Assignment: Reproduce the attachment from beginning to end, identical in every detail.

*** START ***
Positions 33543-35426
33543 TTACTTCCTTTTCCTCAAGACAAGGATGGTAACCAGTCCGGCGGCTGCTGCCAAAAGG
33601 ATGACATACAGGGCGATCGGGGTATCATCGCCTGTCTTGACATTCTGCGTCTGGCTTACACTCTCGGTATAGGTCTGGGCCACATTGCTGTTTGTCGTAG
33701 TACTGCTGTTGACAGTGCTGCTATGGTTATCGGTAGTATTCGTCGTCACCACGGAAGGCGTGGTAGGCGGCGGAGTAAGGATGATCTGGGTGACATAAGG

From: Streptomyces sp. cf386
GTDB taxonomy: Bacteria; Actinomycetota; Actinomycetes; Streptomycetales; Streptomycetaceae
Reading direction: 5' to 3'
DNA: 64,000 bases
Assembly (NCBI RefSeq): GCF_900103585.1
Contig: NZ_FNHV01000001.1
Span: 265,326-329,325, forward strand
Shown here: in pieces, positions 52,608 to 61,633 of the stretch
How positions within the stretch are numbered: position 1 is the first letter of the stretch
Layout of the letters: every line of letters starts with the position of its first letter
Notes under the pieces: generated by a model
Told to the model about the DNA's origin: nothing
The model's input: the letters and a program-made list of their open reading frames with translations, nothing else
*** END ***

Positions 33543-35426
33543 TTACTTCCTTTTCCTCAAGACAAGGATGGTAACCAGTCCGGCGGCTGCTGCCAAAAGG
33601 ATGACATACAGGGCGATCGGGGTATCATCGCCTGTCTTGACATTCTGCGTCTGGCTTACACTCTCGGTATAGGTCTGGGCCACATTGCTGTTTGTCGTAG
33701 TACTGCTGTTGACAGTGCTGCTATGGTTATCGGTAGTATTCGTCGTCACCACGGAAGGCGTGGTAGGCGGCGGAGTAAGGATGATCTGGGTGACATAAGG

From: Streptomyces sp. cf386
GTDB taxonomy: Bacteria; Actinomycetota; Actinomycetes; Streptomycetales; Streptomycetaceae
Reading direction: 5' to 3'
DNA: 64,000 bases
Assembly (NCBI RefSeq): GCF_900103585.1
Contig: NZ_FNHV01000001.1
Span: 265,326-329,325, forward strand
Shown here: in pieces, positions 52,608 to 61,633 of the stretch
How positions within the stretch are numbered: position 1 is the first letter of the stretch
Layout of the letters: every line of letters starts with the position of its first letter
Notes under the pieces: generated by a model
Told to the model about the DNA's origin: nothing
The model's input: the letters and a program-made list of their open reading frames with translations, nothing else